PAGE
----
2. Snyderman sorry for violating Ebola quarantine: The 21-day quarantine for NBC News crew members who traveled to Liberia is now mandatory after Dr. Nancy Snyderman violated the voluntary quarantine. “As a health professional I know that we have no symptoms and pose no risk to the public, but I am deeply sorry for the concerns this episode caused.” (THR) | The freelance cameraman who contracted Ebola and is recovering, Ashoka Mukpo, tweeted his “endless gratitude for the good vibes.” (NBC News) | Ebola-related: The New York Post fronts the Dallas nurse who contracted Ebola — and her dog.
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How will gigabit connectivity change journalism?

Pew Research Center

Faster bandwidth in the next 10 years is likely to mean “online life will be significantly changed, though the precise contours of the change are not fully clear.” In a new report, the Pew Research Center canvases 1,464 experts on how gigabit connectivity — “50-100 times faster than the average fixed high-speed connection” — will change our lives.

While the respondents didn’t make many direct points about journalism and the news media, some of their predictions would of course fundamentally alter the business of gathering, creating and disseminating news:

More telecommuting

Marti Hearst, a professor at the University of California-Berkeley, wrote, “These ideas aren’t new, but they will finally work well enough if given high enough bandwidth. Entertainment: you play sports and music virtually, distributed, across the globe. Co-living: You have virtual Thanksgiving dinner with the other side of the family. Work: finally, we greatly reduce flying around for meetings because virtual conferencing feels real.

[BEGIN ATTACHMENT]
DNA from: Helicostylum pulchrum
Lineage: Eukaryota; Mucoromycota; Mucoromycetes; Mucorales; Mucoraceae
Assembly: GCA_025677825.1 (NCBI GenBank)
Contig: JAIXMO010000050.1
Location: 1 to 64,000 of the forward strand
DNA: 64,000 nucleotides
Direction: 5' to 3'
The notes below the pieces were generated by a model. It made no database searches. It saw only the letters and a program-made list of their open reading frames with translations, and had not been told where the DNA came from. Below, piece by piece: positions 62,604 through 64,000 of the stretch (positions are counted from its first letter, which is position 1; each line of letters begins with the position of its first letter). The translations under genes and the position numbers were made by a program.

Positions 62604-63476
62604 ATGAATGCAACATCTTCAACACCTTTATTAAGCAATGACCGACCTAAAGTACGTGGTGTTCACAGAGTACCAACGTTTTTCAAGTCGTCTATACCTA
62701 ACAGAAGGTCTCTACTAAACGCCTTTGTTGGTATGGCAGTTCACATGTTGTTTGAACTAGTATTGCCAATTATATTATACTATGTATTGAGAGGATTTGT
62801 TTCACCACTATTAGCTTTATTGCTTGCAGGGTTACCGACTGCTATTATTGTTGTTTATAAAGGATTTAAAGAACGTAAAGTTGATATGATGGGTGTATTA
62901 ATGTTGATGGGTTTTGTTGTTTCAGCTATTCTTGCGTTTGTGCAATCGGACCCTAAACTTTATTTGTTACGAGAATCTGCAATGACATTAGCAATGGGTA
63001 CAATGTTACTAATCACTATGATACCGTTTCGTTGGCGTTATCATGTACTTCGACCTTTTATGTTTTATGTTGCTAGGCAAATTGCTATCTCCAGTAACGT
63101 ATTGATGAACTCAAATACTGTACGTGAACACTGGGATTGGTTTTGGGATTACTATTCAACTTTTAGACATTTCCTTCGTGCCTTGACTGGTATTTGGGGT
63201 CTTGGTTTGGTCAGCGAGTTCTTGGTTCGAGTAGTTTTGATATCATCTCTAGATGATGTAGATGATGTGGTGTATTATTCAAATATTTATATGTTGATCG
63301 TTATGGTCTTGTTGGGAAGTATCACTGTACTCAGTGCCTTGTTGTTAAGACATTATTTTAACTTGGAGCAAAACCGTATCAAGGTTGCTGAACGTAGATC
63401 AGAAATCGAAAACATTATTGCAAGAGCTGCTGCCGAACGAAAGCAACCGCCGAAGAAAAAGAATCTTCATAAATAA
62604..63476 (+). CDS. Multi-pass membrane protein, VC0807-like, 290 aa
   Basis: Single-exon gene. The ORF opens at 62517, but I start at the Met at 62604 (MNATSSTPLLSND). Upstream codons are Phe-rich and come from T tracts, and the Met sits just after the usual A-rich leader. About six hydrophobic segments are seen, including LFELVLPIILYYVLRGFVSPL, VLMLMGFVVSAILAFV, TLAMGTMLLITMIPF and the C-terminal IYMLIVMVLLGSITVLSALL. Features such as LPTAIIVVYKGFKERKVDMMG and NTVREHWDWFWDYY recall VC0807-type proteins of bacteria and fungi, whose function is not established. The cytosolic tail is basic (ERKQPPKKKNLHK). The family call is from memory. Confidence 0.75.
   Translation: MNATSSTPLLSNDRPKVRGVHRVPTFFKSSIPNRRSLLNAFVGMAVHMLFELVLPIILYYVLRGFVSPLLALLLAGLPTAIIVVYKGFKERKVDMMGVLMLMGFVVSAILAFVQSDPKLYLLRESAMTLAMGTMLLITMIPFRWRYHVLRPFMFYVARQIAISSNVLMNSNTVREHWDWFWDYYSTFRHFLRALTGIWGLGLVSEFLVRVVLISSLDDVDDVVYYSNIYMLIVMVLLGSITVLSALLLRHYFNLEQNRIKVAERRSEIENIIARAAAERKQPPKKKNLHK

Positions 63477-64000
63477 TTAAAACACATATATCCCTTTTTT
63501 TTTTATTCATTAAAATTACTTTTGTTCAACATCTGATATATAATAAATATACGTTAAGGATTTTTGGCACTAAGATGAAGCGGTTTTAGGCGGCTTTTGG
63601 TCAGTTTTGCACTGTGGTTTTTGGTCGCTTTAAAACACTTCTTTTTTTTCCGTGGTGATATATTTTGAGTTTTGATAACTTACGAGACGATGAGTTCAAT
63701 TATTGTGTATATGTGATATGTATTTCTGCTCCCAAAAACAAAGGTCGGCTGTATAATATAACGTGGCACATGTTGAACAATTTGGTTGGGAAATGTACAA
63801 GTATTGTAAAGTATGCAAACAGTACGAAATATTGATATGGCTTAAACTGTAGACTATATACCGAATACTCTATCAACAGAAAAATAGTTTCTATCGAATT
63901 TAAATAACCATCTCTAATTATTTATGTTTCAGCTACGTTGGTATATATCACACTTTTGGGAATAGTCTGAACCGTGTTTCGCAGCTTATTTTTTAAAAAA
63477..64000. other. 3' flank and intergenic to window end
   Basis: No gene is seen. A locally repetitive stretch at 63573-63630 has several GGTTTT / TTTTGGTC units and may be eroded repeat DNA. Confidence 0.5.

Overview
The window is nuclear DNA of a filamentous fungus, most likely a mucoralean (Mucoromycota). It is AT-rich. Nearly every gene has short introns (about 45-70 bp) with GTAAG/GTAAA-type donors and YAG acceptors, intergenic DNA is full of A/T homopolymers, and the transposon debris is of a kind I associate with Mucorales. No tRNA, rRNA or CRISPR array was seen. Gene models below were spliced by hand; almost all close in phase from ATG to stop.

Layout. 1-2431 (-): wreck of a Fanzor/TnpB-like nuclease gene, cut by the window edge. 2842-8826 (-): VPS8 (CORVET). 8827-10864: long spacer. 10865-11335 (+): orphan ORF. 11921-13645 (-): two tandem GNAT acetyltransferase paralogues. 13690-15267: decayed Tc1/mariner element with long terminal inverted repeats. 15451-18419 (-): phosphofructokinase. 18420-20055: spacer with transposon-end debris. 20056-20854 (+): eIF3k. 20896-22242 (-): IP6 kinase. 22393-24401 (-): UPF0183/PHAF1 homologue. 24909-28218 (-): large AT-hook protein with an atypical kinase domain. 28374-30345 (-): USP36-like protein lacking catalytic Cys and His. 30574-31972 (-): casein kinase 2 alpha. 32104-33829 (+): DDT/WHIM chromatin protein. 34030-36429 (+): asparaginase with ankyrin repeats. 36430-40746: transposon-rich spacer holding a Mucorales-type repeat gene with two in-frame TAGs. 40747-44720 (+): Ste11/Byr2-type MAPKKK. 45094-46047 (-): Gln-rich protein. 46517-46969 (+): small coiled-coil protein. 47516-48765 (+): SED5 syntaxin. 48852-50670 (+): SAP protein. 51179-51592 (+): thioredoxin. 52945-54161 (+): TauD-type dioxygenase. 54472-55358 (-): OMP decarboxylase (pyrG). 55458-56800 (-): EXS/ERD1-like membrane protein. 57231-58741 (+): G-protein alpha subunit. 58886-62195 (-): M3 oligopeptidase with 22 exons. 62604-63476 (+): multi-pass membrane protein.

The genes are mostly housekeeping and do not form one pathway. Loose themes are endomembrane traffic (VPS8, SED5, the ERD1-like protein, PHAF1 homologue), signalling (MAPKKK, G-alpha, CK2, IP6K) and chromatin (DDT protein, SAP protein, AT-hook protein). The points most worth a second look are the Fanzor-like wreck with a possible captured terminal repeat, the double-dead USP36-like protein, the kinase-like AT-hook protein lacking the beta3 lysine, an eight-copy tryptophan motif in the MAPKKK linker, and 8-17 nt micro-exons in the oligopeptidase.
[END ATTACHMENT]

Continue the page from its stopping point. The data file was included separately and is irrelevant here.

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Twitter sues U.S. government for right to disclose info about surveillance requests to users

Twitter | Associated Press

Twitter has filed a lawsuit against the U.S. Department of Justice and the FBI, “seeking to publish our full Transparency Report, and asking the court to declare these restrictions on our ability to speak about government surveillance as unconstitutional under the First Amendment.”

Ben Lee, the company’s legal VP, writes in a blog post:

It’s our belief that we are entitled under the First Amendment to respond to our users’ concerns and to the statements of U.S. government officials by providing information about the scope of U.S. government surveillance – including what types of legal process have not been received. We should be free to do this in a meaningful way, rather than in broad, inexact ranges.

The AP reports:

Twitter’s filing follows lawsuits by Microsoft Corp., Google Inc. and others to gain permission to share more information on surveillance requests with the public. The government has said that it will publish the total number of national security requests for customer data annually.